I ran across this quote from Richard Rohr about today’s church, “We worshiped Jesus instead of following him on the same path. We made Jesus into a mere religion instead of a journey toward union with God and everything else. This shift made us into a religion of ‘belonging and believing, instead of a religion of transformation’.”
Indeed, it is sad to reflect on the truth of that statement. I began writing this BLOG out of a desire to share some thoughts, inform and encourage the body of faithful people who are part of the community of Hope Church. I want to include in that group anyone who worships with us or who “drops in to read” so that, all would be on a journey together striving to follow a path I believe is laid before us by Jesus. I believe we are followers of the sacred teachings, not believers in Jesus as God, but as the manifestation of God. I strive to express a view that the sacred teachings, regardless of their source will reveal to us the sacred and Holy One we call God.
I believe we should all strive to be less religious and more compassionate, less of a believer and more of a doer, and less worried about defining how we are different and more concerned with building unity. One of the most “sacred” acts in churches today is participating in the sacrament of Holy Communion, the Eucharist, the Lord’s Supper; but yet it remains, in many congregations, a place of divisiveness. Arguments about trans-substantiation vs. con-substantiation vs. remembrance, and to what end? So we can more clearly define how we are different, or so we can determine which one of us is right so the other must be wrong? Where in that argument are we offered the opportunity to transform lives and become a stronger community? Where in any argument regarding doctrine and creeds and the differences we attest to, are we given the opportunity to broaden the community instead of working to more narrowly define it?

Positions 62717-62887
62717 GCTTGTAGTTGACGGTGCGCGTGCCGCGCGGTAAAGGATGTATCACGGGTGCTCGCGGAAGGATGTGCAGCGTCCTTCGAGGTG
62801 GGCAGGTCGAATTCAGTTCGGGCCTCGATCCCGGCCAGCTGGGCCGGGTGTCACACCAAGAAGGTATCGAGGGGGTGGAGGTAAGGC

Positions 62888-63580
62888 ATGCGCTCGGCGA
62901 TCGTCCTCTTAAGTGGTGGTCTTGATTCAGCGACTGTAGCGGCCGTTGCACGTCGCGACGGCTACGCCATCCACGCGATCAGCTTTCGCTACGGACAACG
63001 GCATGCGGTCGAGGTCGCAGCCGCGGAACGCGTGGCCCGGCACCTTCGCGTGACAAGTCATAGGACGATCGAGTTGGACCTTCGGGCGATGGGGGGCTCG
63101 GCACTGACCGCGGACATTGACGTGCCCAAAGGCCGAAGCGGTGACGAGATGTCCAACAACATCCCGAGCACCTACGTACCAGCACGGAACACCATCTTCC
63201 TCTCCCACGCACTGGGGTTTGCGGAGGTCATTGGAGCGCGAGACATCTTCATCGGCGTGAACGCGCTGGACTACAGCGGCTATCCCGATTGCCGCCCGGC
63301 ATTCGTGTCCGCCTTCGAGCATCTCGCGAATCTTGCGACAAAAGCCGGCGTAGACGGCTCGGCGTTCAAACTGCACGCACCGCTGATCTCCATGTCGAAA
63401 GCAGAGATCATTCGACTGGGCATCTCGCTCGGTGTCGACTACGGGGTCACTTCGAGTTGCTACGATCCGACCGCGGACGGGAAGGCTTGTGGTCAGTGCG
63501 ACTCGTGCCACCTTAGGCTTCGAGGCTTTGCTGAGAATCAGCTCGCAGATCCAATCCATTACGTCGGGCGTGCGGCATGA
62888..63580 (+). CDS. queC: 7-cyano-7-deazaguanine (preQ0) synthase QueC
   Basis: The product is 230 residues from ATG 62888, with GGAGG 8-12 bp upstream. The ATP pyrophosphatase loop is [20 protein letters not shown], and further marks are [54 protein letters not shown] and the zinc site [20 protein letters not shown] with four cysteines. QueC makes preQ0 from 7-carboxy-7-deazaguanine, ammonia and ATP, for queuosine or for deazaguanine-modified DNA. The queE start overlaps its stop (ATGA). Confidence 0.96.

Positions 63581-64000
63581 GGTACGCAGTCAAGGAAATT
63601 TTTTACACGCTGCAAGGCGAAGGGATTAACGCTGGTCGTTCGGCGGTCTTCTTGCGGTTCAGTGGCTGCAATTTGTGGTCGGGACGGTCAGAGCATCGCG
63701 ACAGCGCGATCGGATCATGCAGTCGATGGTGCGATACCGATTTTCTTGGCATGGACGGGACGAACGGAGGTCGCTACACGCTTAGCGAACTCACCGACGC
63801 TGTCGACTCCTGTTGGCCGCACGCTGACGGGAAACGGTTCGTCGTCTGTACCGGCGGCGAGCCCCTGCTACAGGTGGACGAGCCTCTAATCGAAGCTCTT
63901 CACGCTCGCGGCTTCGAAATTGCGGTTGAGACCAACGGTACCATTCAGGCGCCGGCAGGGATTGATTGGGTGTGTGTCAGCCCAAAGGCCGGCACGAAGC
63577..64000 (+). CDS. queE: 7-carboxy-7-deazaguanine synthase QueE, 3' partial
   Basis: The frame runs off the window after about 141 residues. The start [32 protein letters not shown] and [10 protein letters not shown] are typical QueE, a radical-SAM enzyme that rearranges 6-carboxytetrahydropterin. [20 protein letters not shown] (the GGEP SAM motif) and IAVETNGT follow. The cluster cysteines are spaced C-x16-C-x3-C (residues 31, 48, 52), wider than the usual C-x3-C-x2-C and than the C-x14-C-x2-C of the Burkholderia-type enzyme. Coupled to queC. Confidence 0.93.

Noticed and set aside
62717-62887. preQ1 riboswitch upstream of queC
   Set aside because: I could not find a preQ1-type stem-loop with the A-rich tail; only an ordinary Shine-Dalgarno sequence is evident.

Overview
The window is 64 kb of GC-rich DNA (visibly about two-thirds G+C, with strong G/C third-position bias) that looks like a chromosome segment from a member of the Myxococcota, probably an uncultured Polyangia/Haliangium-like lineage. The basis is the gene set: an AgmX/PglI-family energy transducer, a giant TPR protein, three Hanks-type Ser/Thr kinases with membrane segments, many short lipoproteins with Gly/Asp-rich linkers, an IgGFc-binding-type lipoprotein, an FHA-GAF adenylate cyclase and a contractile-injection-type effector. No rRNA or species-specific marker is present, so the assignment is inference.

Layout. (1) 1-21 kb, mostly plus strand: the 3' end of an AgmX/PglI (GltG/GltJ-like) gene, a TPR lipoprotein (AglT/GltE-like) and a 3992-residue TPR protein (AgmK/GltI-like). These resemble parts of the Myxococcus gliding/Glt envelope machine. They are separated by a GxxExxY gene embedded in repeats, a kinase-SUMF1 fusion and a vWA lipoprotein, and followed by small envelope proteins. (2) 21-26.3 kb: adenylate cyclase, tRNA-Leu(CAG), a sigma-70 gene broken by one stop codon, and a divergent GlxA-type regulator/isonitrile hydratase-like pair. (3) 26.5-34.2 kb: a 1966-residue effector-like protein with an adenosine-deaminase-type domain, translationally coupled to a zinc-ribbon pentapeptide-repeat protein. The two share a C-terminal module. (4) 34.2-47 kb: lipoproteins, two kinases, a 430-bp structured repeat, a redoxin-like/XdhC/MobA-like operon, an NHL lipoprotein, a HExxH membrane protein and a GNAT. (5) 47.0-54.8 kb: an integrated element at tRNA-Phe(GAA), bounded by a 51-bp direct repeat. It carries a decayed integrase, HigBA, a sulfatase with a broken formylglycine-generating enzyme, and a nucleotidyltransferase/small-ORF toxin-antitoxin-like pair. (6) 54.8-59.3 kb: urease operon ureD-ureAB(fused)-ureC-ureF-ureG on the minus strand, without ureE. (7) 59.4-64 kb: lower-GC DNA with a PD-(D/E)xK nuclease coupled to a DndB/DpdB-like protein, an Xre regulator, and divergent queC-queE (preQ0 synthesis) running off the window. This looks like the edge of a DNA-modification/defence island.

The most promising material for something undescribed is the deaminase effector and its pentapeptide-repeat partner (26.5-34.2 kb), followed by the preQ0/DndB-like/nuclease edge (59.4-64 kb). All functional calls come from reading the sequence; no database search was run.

The thoughts I have do not claim to be doggedly researched against prior heretical teaching or thinking. I do not attest to having spent hours in research cross checking the dogma and doctrine of the ancient scholars. I do not even claim to be a scholarly thinker. But in the extremely broad ways of the teachings of Jesus as I understand them, alongside the teachings and writings of Mohammed, Lao Tzu, The Buddha and the indigenous religions of the North American continent, I see a consistency that calls for all of us to be building bridges, not walls; roadways for one another, not roadblocks.
Committees in churches want more members for the sake of the budget, for the comfort some have in seeing fuller pews on Sunday, or for the ease of finding another person to serve on another committee. What we should be focusing on more is feeding people in mind, body, and spirit; quenching the thirst of those who are thirsty for the truth and for good clean water; and clothing people with compassion and justice. ALL religions of the word strive for those basic ends and when we begin to work towards those ends, together, we will be doing the work of Jesus, The Buddha, Mohammed, Lao Tzu and literally hundreds of other great teachers around the world who long for unity, peace, and justice. That, friends, is what I believe Jesus taught and it is what I long to teach the people in the community that is Hope Church.